Teagasc beef specialist Martina Harrington outlined the key management factors that must be correct in order for weanlings to thrive over the first winter period during the recent Teagasc virtual beef conference.

While diet plays a key role in the overall performance of the animal, as outlined by Dr Mark McGee, there are a number of other factors that are equally important to have correct:

  • Practices around housing and the transition to winter.
  • Environment the animal is housed in for the winter.
  • The health of the animal.
  • Housing practices

    Martina outlined the importance of minimising the amount of stress on animals coming into the winter period.

    This means that you should work to a set housing date and plan around this date.

    Have weaning completed well in advance of housing and have cattle eating meal for at least two to three weeks pre-housing to help ease the transition to the winter diet.

    It is important to have sheds clean and disinfected prior to housing

    In terms of the shed, everything should be ready for when the cattle are put into it.

    It is important to have sheds clean and disinfected prior to housing and where loose bedding is being used that there is a good deep dry bed at housing. If at all possible, house animals on a dry day.

    Group cattle according to weight and age at the point of housing rather than remixing cattle at a later stage, as this will only upset the group dynamics.

    Also, have the silage out and ready for cattle when they enter the shed so that they can get straight into feeding when they arrive, rather than waiting for feed later in the day.

    Meal should be fed later in the day, as this can be used as a herding mechanism to ensure all animals come forward for feeding.


    Good ventilation means that there is enough clean air moving through the shed to remove old stale air, odours, gases, dust and bacteria.

    As well as this, good ventilation removes moisture and heat generated by ruminating animals.

    This is achieved using the stack effect in cattle sheds.

    As a rough rule of thumb:

  • The outlet area of the shed should be 0.1m² for every animal housed.
  • The air inlet area should be twice the area of the outlet.
  • The roof pitch should be greater than 15°.
  • Ventilation works best where the length of the shed is against the prevailing wind.
  • Interference of airflow from other sheds, buildings and trees should be avoided.
  • To know if the ventilation is sufficient in your shed ask yourself the following questions:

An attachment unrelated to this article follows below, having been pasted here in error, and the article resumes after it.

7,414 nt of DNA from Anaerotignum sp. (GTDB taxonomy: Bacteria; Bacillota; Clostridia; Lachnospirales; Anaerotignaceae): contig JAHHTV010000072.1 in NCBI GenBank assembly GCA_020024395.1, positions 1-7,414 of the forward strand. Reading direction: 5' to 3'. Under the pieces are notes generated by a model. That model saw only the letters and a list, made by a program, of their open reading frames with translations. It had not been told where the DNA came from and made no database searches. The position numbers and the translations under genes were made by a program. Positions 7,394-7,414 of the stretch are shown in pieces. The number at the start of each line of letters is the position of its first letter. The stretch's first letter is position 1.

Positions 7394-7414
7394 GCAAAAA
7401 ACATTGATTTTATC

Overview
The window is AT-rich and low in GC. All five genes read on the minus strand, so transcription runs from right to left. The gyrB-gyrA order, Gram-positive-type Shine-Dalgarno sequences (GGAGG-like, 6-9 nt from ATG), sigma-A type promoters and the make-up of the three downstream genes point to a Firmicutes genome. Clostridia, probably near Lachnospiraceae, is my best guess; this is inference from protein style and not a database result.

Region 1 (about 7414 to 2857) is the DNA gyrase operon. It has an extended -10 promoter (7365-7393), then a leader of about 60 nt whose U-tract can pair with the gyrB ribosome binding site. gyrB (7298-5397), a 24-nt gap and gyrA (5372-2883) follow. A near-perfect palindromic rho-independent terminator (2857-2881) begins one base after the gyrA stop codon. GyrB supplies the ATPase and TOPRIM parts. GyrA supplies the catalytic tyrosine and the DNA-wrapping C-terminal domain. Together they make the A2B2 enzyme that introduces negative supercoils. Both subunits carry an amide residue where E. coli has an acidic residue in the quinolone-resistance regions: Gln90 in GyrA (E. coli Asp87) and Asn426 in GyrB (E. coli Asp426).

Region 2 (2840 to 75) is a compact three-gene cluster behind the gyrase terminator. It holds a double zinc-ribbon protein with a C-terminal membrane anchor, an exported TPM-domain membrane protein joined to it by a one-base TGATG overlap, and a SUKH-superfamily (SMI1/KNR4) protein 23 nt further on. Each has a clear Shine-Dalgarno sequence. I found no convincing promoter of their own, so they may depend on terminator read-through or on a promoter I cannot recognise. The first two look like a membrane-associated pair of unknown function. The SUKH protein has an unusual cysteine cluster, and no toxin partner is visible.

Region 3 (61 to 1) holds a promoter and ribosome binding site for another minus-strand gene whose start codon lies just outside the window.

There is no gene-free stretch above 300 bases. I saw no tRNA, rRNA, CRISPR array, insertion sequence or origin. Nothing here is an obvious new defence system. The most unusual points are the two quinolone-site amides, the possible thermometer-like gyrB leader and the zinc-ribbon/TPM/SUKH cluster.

• Can I see cobwebs?
  • Is the galvanise rusty or timber black?
  • Does the shed feel stuffy?
  • Can I smell ammonia?
  • If the answer to any of these questions is yes, then there may be a ventilation issue.

    While good ventilation is important, it is equally important that there are no draughts at lying height of the animals, as this can cause chills.

    Lying space

    Weanlings less than 275kg need 1.2m² to 1.5m² of lying space per animal on slatted tanks and 2.0m² to 2.5m² in straw bedded sheds.

    For cattle over 275kg, a lying space of 2.0m² to 2.5m² on slatted tanks and 4.0m² is required on straw beds.

    Again, as a rule of thumb, for every 50kg increase in animal liveweight above 275kg, increase lying space by 0.2m²/animal.

    Remember that cattle will grow 70kg to 80kg over the winter period and so pens should be stocked accordingly.

    Feed space

    Feed space is often a limiting factor before lying space in weanling sheds.

    Where weanlings are being offered a total mixed ration (TMR), a feed space of between 225mm and 300mm per animal is recommended.

    However, in most cases, concentrates will be fed once a day in weanling sheds and, therefore, the head space required increases to between 400mm and 500mm per animal in this situation.


    Martina also outlined the importance of having a sufficient supply of fresh, clean water for weanlings at all times.

    Weanlings will drink between 20 and 25 litres of water per day.

    If you see animals spending an excessive amount of time at the drinker or a queue for the drinking trough, then water supply is an issue.

    Health plan

    Having a health plan in place that is sufficient for the problems on your farm is really important.

    This includes treatment of lungworm and stomach worms, liver fluke, rumen fluke and external parasites, as well as any pneumonia vaccinations where required.

    Speaking to your local vet is the best practice here to come up with a plan tailored to your own situation.

    Read more

    Teagasc Beef Conference: winter weanling management